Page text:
I stretched a little and looked around the kitchen.  I had not noticed before but there was a cat with thick black and white fur sitting on the inside ledge of a window by the stove.  It yawned when it looked at me and then turned its attention back outside.

“So, that’s one missing guy.  Who else?”

“Six other people.  Two working men associated with mining operations, a local who drifted between towns, an old woman, and a young boy.  All of them were in that area right near the mine for various reasons and all of them disappeared completely.”

“How much searching was really done for these people?  I mean, this is a whole lot of water and trees around here and I expect it’s pretty easy to get lost.  Really lost.  And dying out here, well you probably wouldn’t be found unless someone stumbled right over your body.”

“That’s a good question but I can assure you that all of these people were searched for extensively.  By us, by police, by dogs, over and over again, sometimes for months.  Nothing was ever found except a few personal items.”

He stopped talking and was looking at me expectantly.  Or maybe it was just hopefully, figuring I would give in now.  I was going over his story in my head as something did not seem right, some detail was wrong or missing.  I finally thought I had it.

“So, I might see how most of these people, well how the last location of most of these people might be known.  You said they had all been in the exact area around the mine, right?”

“Yes, they were.”

“Well, I guess I buy that except for your drifter.  How would anyone know where a person like that had been before they went missing?  You said he just drifted around between the towns up here.”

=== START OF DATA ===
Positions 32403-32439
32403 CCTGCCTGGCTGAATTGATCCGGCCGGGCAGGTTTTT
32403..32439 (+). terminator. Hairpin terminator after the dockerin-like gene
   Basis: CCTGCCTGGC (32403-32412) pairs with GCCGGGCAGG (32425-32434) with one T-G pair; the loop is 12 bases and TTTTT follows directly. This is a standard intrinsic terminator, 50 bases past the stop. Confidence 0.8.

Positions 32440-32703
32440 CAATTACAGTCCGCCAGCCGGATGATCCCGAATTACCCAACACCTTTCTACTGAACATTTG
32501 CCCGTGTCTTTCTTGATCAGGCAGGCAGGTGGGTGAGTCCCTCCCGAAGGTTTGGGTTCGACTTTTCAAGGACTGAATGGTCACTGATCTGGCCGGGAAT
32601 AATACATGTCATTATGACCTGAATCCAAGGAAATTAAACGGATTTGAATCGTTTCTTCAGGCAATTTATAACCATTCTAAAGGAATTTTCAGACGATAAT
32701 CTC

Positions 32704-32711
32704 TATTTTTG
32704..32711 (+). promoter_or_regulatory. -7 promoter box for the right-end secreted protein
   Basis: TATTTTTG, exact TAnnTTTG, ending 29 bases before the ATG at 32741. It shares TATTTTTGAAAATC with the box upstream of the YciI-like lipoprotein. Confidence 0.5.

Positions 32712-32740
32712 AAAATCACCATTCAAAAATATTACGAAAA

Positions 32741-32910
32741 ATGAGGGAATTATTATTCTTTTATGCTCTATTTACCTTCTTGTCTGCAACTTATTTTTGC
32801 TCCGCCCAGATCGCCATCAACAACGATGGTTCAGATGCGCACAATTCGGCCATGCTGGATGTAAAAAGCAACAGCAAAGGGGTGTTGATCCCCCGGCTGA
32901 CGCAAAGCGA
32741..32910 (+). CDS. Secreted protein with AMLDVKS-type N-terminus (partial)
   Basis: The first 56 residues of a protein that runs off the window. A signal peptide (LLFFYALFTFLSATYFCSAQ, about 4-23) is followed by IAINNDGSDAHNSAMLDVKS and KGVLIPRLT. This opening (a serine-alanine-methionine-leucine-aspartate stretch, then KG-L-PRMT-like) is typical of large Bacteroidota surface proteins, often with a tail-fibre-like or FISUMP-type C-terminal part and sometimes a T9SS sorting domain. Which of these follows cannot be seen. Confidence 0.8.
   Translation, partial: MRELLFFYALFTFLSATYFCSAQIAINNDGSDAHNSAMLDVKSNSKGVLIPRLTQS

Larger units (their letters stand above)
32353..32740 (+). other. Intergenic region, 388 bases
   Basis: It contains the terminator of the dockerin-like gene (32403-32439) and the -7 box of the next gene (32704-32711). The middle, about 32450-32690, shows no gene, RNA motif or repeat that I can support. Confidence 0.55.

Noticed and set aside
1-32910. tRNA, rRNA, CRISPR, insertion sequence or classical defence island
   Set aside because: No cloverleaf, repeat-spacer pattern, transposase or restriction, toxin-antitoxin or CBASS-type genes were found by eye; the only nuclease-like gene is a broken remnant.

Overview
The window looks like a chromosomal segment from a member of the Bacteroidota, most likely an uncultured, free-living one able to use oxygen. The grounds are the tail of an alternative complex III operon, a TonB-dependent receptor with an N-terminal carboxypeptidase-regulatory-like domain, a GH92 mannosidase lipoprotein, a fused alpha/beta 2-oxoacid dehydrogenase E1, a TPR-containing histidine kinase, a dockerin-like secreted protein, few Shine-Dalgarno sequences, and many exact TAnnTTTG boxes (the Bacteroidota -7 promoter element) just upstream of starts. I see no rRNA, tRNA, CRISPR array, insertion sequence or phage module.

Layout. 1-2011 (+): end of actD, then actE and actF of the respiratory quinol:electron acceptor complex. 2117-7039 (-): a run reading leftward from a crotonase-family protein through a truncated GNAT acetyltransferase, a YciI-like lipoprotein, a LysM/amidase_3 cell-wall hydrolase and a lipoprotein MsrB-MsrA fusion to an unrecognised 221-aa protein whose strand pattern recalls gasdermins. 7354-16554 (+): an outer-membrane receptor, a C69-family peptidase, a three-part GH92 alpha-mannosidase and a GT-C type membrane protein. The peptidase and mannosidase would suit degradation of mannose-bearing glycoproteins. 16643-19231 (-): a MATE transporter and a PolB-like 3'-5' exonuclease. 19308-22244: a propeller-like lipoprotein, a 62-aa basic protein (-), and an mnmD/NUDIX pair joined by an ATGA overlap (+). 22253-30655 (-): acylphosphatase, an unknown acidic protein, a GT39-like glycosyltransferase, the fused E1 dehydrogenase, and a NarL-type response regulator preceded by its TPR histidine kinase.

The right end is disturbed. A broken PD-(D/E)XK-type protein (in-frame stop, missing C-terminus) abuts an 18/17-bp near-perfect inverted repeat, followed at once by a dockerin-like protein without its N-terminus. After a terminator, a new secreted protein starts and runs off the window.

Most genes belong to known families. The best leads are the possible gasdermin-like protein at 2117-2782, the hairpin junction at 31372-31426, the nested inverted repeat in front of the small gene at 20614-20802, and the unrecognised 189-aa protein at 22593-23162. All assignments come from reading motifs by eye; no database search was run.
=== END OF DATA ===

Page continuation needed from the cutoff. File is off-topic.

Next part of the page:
“She did.”


“The drifter was a woman.”

“Oh.”  That gave me a moment of pause to reconsider my assumptions about a few things.  Then I continued.  “Still, woman or man, how would anyone know?  Maybe that person just died under some big tree and rotted away.  It might not be part of your great missing person conspiracy about the mine.”

Brown Suit rubbed his wrinkled face and blinked back at me several times, his bright, deep-set eyes seeming to turn on and off in the shadows of his brow.

“Her campsite was found right at the old entrance of the mine.  The cooking fire was out and there was a full cup of cold coffee sitting on a nearby rock.  She took off her shirt before she disappeared.”


“Her shirt was found on the ground by the coffee cup.  It was tangled up in a branch but I think that was probably from the wind blowing it around a little.”

“So she left a shirt behind?  Big deal.  I don’t think that says anything about her taking it off before she left.  Maybe it was just a random shirt from her backpack, or whatever she carried her stuff around in.”

“She only had one shirt.”

“Really?  How do you know that?”

“I gave it to her because she didn’t have one.  She only ever had one set of clothing and her shirt had fallen apart when I saw her sitting on a tree stump just up the road from here.”

“Maybe it was already off when she went missing?”


“Hmm, well maybe.  That’s a strange detail if true.  So, these six people,” and that is when it struck me.  The thing that was really off about the old man’s story.”

“You know, you said that six people went missing. But then you only mentioned five specific people?”

…to be continued